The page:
20/20: Bundy (9 p.m., ABC) - This week’s two-hour true crime documentary focuses on one of the most infamous serial killers of all time: Ted Bundy. Bundy, whose horrifying murder spree in the 1970s spanned several states, admitted to murdering 30 women and girls, but authorities believe he may have been responsible for as many as 100 homicides. As we’ve just passed the 30th anniversary of Bundy’s execution in Florida, there’s a lot of Bundy stuff out there right now: Netflix released “The Ted Bundy Tapes” in January and the Zac Efron movie “Extremely Wicked, Shockingly Evil and Vile” premiered at Sundance the same month (the film is due to get a wide release and Netflix premiere date later this year). This 20/20 special feeds the hunger for Bundy material while waiting for “Extremely Wicked.” Tonight’s documentary features interviews with surviving victims and those who were instrumental in putting Bundy behind bars, including former FBI special agent Bill Hagmaier, who interviewed Bundy on death row for over 200 hours. They also talk to one of the first Florida State University officers to arrive at the Chi Omega sorority house after Bundy’s killing spree there, and with detectives, prosecutors and others connected to the case. NOTE: If you miss tonight’s program — the seventh in 20/20’s series of 12 two-hour documentaries on notorious crimes and criminals — you can watch online at abc.com (you’ll need to sign in with a cable, satellite or streaming service password, at least for the first week or so after the show airs; after that, the 20/20 specials all seem to be unlocked) or through a streaming service such as Hulu or Sling.
Proven Innocent (9 p.m., Fox) - Kelsey Grammer returns to television in the role of villainous Chicago District Attorney Gore Bellows, who (based on the two episodes provided for review) essentially seems to specialize in putting innocent people behind bars. Rachelle Lefevre is Madison Scott, an attorney for the wrongly convicted who, along with her brother, was wrongly convicted herself — by Bellows — for the murder of her best friend Rosemary Lynch while in high school. We don’t learn right away what sprung Madison and her brother from prison, but we’re told pretty quickly that her brother hasn’t adjusted to freedom nearly as well as she has. It looks like each episode will have Madison and her team (which includes Vincent Kartheiser of “Mad Men” and Russell Hornsby of “Grimm”) working to free someone they believe to be wrongly imprisoned by Bellows, in an effort to not just serve justice, but to keep Bellows from being elected attorney general. The flashbacks about Rosemary’s murder, and the very small amount of each episode devoted to Madison wondering who the real killer might be (“investigating” is too strong a word for what we witness) are the most interesting parts of the show. Let’s hope there’s more of that going forward.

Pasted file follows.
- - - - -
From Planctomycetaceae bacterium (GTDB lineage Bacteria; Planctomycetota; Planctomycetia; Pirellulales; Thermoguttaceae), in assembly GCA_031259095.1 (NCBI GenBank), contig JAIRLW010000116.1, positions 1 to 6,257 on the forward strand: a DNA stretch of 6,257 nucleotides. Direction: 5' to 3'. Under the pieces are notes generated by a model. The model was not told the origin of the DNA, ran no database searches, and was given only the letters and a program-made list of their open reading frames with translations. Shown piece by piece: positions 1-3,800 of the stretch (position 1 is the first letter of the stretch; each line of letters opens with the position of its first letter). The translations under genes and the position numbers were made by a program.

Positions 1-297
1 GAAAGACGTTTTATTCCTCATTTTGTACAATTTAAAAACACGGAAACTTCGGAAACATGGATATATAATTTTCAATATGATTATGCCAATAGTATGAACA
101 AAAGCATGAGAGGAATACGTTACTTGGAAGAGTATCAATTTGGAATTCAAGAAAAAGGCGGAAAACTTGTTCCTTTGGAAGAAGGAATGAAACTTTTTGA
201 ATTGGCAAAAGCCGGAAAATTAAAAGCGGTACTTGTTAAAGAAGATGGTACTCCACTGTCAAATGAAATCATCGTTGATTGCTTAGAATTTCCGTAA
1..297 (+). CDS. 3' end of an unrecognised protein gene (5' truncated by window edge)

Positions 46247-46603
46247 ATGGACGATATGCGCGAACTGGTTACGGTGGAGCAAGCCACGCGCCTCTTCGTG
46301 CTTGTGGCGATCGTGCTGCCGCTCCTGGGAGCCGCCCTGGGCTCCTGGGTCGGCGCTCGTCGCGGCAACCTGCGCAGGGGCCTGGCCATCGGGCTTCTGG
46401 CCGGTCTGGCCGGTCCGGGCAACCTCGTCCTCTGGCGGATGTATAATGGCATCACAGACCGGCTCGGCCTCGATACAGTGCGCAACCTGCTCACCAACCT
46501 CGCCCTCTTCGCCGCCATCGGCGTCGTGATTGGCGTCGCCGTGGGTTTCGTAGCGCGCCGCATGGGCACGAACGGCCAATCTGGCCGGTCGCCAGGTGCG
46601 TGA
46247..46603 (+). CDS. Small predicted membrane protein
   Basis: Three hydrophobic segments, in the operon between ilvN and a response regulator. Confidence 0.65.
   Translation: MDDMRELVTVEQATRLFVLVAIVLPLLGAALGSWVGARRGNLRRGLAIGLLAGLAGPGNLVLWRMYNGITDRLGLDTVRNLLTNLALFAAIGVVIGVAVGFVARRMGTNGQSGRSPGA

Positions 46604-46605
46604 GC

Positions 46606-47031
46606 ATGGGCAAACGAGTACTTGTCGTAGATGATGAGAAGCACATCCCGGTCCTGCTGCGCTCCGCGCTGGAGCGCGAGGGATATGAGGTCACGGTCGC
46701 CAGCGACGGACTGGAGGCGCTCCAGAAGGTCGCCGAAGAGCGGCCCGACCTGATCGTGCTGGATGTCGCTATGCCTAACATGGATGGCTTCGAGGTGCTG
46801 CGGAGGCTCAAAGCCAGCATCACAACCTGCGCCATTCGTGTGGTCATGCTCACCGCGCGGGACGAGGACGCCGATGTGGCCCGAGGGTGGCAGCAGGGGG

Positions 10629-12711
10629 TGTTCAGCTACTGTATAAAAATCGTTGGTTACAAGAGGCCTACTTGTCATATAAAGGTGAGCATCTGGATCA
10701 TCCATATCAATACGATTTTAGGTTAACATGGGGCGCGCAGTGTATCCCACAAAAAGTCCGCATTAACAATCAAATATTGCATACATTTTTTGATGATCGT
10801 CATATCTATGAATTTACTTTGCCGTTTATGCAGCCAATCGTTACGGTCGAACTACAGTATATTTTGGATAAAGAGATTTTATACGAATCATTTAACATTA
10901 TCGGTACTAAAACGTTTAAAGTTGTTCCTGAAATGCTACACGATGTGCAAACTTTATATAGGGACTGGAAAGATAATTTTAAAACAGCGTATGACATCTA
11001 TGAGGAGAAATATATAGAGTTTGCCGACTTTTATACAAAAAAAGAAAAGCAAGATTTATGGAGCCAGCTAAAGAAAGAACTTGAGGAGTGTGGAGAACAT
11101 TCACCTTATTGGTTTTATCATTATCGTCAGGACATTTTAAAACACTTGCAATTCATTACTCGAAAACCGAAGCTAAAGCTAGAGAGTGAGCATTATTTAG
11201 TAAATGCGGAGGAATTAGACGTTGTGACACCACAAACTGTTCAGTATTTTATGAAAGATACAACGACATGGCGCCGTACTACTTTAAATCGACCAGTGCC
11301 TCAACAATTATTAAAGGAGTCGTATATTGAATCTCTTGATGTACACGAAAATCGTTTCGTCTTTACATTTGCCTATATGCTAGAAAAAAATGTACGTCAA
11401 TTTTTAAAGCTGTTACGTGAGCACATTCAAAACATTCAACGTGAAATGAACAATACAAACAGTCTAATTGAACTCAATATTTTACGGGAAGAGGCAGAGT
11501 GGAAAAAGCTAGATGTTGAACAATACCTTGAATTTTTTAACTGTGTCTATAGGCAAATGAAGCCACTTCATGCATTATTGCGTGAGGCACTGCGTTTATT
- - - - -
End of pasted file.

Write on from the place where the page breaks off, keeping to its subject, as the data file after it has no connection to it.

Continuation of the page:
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Movies For Grownups Awards (9 p.m., PBS / UNC-TV) - AARP Magazine gives awards to actors, films and filmmakers whose work appeals to “those with a grownup state of mind.”
Lorena (Amazon Prime) - This new 4-episode documentary series reexamines the story of Lorena Bobbitt, who cut off her husband’s penis in 1993 and became the topic of late night comedy show monologues for years. But this series, directed by Joshua Rofe and executive produced by Jordan Peele, approaches the story from the perspective of Lorena with a focus on the issue of domestic violence (Lorena says he suffered from longterm physical and emotion abuse from her husband, John). It’s an entirely new way to look at the case.
The Umbrella Academy (Netflix) - Based on the popular Gerard Way / Gabriel Ba comics and graphic novels, this new Netflix series follows seven of 43 infants who were born on the same day in 1989 to random women who showed no sign of pregnancy the day before. The seven at the center of the show are adopted by a billionaire industrialist who creates The Umbrella Academy to prepare his young charges to save the world. It doesn’t work out and the group falls apart, but they reunite in their 30s to solve the mystery of their father’s death. It stars Ellen Page, Tom Hopper, Emmy Raver-Lampman, Robert Sheehan, David Castaneda, Aiden Gallagher, Cameron Britton and Mary J. Blige.
Some programming descriptions are provided by networks.